Google Scholar 

  40. 40.

    Niku-Paavola, M.L., Laitila, L., Mattila-Sandholm, T., Haikara, A.: New types of antimicrobial compounds produced by Lactobacillus plantarum. Appl. Microbiol. Biotechnol. 86, 29–35 (1999)

    Google Scholar 

  41. 41.

    Ouhdouch, Y., Barakate, M., Finanse, C.: Actinomycetes of Moroccan habitats: isolation and screening for antifungal activities. Eur. J. Soil Biol. 37, 69–74 (2001)

    Google Scholar 

  42. 42.

    Tian, J., Zeng, X., Feng, Z., Miao, X., Peng, X., Wang, Y.: Zanthoxylum molle Rehd. essential oil as a potential natural preservative in management of Aspergillus flavus. Ind. Crops Prod. 60, 151–159 (2014)

    Google Scholar 

  43. 43.

    Tian, J., Huang, B., Luo, X., Zeng, H., Ban, X., He, J., Wang, Y.: The control of Aspergillus flavus with Cinnamomum jensenianum Hand.-Mazz essential oil and its potential use as a food preservative. Food Chem. 130, 520–527 (2012)

    Google Scholar 

  44. 44.

    Joshi, S., Bharucha, C., Jha, S., Yadav, S., Nerurkar, A., Desai, A.J.: Biosurfactant production using molasses and whey under thermophilic conditions. Bioresour. Technol. 99, 195–199 (2008)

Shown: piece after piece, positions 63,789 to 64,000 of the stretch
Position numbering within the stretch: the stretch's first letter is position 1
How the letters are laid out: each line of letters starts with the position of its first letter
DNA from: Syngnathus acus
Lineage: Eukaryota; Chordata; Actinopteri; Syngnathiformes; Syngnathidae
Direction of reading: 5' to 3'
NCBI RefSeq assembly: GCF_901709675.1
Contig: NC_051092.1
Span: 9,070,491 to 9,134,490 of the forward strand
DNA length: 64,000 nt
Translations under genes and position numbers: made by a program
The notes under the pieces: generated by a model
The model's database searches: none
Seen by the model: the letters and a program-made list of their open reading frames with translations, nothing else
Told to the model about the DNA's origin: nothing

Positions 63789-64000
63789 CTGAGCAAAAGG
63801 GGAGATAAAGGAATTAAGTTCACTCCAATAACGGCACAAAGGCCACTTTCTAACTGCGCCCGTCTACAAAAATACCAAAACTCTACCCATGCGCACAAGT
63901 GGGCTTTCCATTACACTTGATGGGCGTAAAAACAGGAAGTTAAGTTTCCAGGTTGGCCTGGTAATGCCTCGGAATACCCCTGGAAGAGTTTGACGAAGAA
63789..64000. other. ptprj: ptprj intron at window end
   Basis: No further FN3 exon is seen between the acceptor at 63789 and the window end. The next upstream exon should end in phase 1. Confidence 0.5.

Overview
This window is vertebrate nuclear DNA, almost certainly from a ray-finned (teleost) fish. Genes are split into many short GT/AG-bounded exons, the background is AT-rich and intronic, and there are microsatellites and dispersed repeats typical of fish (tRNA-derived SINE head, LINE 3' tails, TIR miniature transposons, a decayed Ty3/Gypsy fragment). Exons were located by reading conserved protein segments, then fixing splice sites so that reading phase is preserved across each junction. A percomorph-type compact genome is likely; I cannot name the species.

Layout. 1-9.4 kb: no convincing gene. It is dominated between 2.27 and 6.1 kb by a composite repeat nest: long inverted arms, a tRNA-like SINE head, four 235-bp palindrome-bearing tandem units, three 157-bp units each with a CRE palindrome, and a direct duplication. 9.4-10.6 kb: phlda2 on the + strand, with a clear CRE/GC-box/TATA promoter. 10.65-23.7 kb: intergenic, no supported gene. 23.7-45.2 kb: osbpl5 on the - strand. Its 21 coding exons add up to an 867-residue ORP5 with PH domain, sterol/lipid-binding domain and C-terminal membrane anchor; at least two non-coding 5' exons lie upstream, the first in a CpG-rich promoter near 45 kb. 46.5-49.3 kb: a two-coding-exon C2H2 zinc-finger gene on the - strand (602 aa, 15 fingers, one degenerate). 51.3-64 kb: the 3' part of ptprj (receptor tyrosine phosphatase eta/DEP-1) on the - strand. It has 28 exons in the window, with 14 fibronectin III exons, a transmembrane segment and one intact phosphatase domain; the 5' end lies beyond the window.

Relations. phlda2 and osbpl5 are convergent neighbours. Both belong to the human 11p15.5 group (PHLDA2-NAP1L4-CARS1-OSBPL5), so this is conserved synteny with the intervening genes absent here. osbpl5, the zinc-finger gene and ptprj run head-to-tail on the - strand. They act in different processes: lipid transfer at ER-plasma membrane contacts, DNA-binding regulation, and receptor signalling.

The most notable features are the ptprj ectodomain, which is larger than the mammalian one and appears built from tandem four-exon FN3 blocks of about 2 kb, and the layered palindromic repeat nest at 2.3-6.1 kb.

Google Scholar 

  45. 45.

    Rashedi, H., Assadi, M.M., Jamshidi, E., Bonakdarpour, B.: Production of rhamnolipids by Pseudomonas aeruginosa growing on carbon sources. Int. J. Environ. Sci. Technol. 3, 297–303 (2006)

    Google Scholar 

  46. 46.

    Srinivasan, M.C., Laxman, R.S., Deshpande, M.V.: Physiology and nutritional aspects of actinomycetes: an overview. World J. Microbiol. Biotechnol. 7, 171–184 (1991)

    Google Scholar 

  47. 47.

    Sole, M., Francia, A., Rius, N., Loren, J.G.: The role of pH in the glucose effect on prodigiosin production by non-proliferating cells of Serratia marcescens. Lett. Appl. Microbiol. 25, 81–84 (1997)